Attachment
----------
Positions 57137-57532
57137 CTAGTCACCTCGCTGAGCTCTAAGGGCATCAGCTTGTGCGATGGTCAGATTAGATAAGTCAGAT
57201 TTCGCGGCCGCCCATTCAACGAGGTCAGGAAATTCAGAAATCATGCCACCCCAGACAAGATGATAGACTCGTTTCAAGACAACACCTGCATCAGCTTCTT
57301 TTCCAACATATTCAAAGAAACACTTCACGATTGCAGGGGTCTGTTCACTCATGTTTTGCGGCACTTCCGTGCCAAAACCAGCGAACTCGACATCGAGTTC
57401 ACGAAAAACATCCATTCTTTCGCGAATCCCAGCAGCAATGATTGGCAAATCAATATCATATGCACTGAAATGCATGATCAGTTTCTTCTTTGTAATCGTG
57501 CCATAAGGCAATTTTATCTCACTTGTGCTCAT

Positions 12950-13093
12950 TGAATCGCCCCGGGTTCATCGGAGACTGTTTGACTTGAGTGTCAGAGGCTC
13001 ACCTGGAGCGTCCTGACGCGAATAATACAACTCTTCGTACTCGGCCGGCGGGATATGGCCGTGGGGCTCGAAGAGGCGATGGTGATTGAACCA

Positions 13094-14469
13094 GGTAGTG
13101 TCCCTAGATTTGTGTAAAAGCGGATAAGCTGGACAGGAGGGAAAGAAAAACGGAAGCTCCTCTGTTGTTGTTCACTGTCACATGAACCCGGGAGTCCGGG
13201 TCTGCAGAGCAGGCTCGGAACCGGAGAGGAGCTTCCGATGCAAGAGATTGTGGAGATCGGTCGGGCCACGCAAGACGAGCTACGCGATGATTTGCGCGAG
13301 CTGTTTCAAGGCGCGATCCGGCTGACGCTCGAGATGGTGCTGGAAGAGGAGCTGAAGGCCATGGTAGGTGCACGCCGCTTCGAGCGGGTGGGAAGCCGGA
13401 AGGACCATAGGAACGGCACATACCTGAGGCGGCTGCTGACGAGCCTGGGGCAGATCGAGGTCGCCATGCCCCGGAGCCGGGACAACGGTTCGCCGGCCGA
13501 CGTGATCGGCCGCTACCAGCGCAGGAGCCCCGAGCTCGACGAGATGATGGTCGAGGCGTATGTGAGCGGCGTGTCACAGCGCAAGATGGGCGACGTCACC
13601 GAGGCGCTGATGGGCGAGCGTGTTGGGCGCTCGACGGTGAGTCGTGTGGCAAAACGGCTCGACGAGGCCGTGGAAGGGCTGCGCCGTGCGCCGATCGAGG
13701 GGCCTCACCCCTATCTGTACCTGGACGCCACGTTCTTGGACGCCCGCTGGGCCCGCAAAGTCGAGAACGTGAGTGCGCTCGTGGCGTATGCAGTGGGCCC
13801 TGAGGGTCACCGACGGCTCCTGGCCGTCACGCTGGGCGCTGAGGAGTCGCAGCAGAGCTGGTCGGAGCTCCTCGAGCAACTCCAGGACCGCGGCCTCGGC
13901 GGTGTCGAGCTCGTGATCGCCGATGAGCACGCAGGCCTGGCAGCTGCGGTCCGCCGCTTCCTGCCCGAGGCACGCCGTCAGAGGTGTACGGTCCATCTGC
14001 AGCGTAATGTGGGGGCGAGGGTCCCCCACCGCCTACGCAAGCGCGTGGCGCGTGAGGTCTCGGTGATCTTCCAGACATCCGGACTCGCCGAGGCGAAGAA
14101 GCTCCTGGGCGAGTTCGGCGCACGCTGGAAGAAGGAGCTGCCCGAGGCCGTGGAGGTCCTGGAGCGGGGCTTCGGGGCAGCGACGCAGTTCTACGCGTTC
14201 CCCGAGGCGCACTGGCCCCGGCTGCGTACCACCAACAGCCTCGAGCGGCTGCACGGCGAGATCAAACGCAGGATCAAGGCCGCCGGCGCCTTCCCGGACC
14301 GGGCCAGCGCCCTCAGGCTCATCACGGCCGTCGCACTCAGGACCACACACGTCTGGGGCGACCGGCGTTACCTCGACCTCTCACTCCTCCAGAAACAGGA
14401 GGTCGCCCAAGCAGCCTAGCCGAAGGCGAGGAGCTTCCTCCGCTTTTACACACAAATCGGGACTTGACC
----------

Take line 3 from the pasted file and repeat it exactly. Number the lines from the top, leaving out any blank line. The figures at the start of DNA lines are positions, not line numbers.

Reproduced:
57201 TTCGCGGCCGCCCATTCAACGAGGTCAGGAAATTCAGAAATCATGCCACCCCAGACAAGATGATAGACTCGTTTCAAGACAACACCTGCATCAGCTTCTT